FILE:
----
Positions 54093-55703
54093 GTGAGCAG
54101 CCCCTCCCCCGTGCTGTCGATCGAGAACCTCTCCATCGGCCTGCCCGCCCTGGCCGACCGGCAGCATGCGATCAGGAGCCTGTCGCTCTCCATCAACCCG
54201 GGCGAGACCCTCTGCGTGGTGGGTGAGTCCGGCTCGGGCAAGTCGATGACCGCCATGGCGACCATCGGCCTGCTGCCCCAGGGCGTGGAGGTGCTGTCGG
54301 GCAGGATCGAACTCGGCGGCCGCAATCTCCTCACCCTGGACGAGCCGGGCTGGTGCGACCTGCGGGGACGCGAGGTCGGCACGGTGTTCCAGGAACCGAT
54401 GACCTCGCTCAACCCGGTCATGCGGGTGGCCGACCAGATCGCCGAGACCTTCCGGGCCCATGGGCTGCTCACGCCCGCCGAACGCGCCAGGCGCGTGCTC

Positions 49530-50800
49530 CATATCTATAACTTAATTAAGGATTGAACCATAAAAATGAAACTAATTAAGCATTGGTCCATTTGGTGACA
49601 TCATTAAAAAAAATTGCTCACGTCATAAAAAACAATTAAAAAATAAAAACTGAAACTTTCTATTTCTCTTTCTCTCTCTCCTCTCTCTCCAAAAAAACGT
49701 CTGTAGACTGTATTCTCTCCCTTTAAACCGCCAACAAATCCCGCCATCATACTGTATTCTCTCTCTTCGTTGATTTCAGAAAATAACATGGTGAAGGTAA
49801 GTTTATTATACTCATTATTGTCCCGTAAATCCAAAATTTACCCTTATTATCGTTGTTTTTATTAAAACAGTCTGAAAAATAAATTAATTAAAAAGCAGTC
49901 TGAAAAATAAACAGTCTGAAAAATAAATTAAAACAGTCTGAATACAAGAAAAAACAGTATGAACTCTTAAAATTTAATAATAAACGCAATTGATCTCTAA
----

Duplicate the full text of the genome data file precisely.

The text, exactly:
Positions 54093-55703
54093 GTGAGCAG
54101 CCCCTCCCCCGTGCTGTCGATCGAGAACCTCTCCATCGGCCTGCCCGCCCTGGCCGACCGGCAGCATGCGATCAGGAGCCTGTCGCTCTCCATCAACCCG
54201 GGCGAGACCCTCTGCGTGGTGGGTGAGTCCGGCTCGGGCAAGTCGATGACCGCCATGGCGACCATCGGCCTGCTGCCCCAGGGCGTGGAGGTGCTGTCGG
54301 GCAGGATCGAACTCGGCGGCCGCAATCTCCTCACCCTGGACGAGCCGGGCTGGTGCGACCTGCGGGGACGCGAGGTCGGCACGGTGTTCCAGGAACCGAT
54401 GACCTCGCTCAACCCGGTCATGCGGGTGGCCGACCAGATCGCCGAGACCTTCCGGGCCCATGGGCTGCTCACGCCCGCCGAACGCGCCAGGCGCGTGCTC

Positions 49530-50800
49530 CATATCTATAACTTAATTAAGGATTGAACCATAAAAATGAAACTAATTAAGCATTGGTCCATTTGGTGACA
49601 TCATTAAAAAAAATTGCTCACGTCATAAAAAACAATTAAAAAATAAAAACTGAAACTTTCTATTTCTCTTTCTCTCTCTCCTCTCTCTCCAAAAAAACGT
49701 CTGTAGACTGTATTCTCTCCCTTTAAACCGCCAACAAATCCCGCCATCATACTGTATTCTCTCTCTTCGTTGATTTCAGAAAATAACATGGTGAAGGTAA
49801 GTTTATTATACTCATTATTGTCCCGTAAATCCAAAATTTACCCTTATTATCGTTGTTTTTATTAAAACAGTCTGAAAAATAAATTAATTAAAAAGCAGTC
49901 TGAAAAATAAACAGTCTGAAAAATAAATTAAAACAGTCTGAATACAAGAAAAAACAGTATGAACTCTTAAAATTTAATAATAAACGCAATTGATCTCTAA